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Article No. 3a

Black Smoke Rising, Our Hopes Falling?

by Christopher A. Ferrara
March 13, 2013, 11:00 a.m.

“If they don’t elect Scola today, they won’t be electing him, and the Church is in bad shape.” So opines a prominent physician in Rome about the options presented by the papal conclave deliberating at this moment in the Sistine Chapel. Today at around 11 a.m. we saw black smoke for the second time since the conclave began, indicating not only the lack of a decision but perhaps the beginning of a long struggle for control over the future of our troubled Church.

That Scola is seen as the great hope of conservatives demonstrates the depth of the current ecclesial crisis. Scola, a supporter of the controversial Communion and Liberation movement, is a “new theologian” of the school of von Balthasar, whose “contributions” to Catholic theology included a meditation on Tarot cards.

In fact, after fifty years of crisis in the Church¬ there does not appear to be a single member of the College of Cardinals that a Pope like Saint Pius X would recognize as unimpeachably orthodox according to the Oath Against Modernism — abolished by Paul VI — that Pius required to be taken by every priest and theologian in the Church. There are many in the College, however, such as Cardinal Walter Kasper, who could not take the oath without lying. He would be tripped up by the Oath’s opening line: “I firmly embrace and accept each and every definition that has been set forth and declared by the unerring teaching authority of the Church, especially those principal truths which are directly opposed to the errors of this day

Kasper has been instrumental in promoting the errors of this day, including the idea that there is no obligation on the part of Protestants to return to the one true Church, as Pope Pius XI insisted in his encyclical Mortalium animos. In early 2000, then Bishop Kasper declared on the pages of L’Osservatore Romano that “The old concept of the ecumenism of return has today been replaced by that of a common journey which directs Christians toward the goal of ecclesial communion understood as unity in reconciled diversity.” The old idea of “ecumenism of return” is “no longer applicable to the Catholic Church after Vatican II,” said Kasper. (L’Osservatore Romano, January 20, 2000.)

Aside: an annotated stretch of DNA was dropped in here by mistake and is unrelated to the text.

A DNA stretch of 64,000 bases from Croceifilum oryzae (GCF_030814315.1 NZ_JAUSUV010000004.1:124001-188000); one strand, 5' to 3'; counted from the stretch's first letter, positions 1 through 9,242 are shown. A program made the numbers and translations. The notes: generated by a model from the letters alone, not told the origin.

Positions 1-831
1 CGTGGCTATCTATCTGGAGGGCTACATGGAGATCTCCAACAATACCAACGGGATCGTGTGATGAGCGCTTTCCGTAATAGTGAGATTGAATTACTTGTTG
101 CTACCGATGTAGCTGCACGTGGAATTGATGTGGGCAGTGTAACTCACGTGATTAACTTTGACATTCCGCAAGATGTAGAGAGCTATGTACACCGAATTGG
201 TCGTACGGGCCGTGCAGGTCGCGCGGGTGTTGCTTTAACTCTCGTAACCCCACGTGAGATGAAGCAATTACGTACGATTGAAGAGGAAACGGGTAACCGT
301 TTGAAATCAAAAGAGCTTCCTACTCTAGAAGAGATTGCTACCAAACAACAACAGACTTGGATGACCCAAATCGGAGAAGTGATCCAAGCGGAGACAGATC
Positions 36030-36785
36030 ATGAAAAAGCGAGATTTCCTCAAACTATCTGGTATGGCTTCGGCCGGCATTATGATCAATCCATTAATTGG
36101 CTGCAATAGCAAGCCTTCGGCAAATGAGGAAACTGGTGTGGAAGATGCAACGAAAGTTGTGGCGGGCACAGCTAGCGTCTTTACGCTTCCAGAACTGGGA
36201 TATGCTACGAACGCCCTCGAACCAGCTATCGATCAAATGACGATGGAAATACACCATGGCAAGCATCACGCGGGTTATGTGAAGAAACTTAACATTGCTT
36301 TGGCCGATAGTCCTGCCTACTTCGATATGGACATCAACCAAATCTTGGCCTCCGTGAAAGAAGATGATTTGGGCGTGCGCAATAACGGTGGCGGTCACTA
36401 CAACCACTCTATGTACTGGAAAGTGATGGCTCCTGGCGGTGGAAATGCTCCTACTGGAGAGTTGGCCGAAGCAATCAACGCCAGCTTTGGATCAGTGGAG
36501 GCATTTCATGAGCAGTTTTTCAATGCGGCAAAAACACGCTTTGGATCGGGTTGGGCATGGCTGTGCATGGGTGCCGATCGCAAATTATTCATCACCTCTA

And yet it would be difficult if not impossible to find a member of the College of Cardinals who would not agree with, or at least would not condone, Kasper’s nonsensical idea of a “reconciled diversity” of Catholics and Protestants on matters of doctrine — such as the papacy itself — concerning which Protestants maintain precisely the opposite of the truth.

Among the entire College of Cardinals one can identify a lone cardinal who would at least be a friend to Tradition rather than a relentless opponent like Kasper: Malcolm Ranjith of Sri Lanka, elevated to cardinal by Pope Benedict in 2010 after pressure from within the corruption-ridden Roman Curia resulted in Ranjith’s loss of his position as Secretary of the Congregation for Divine Worship and the Discipline of the Sacraments. (Benedict clearly wanted Ranjith to participate in the next conclave. Did the former Pope know as early as 2010 that the next conclave would take place while he was still alive?)

Ranjith would almost certainly accelerate restoration of the traditional Latin Mass to its rightful place in the Church and end the ridiculous confinement of the Society of Saint Pius X to an ecclesiastical ghetto labeled “not in full communion,” while vast numbers of Catholics, exhibiting the “silent apostasy” lamented too late by John Paul II, openly defy any Church teaching they deem unacceptable.

Ranjith indeed has been mentioned in numerous press accounts as an outside possibility for Pope. Let us hope that if the black smoke rises again and again in the coming days it will mean that Ranjith’s prospects are rising as well, and that the Holy Ghost is using the divisions in the Conclave to bring about an unexpected good outcome for the Church. Our Lady of Fatima, Pray for Us!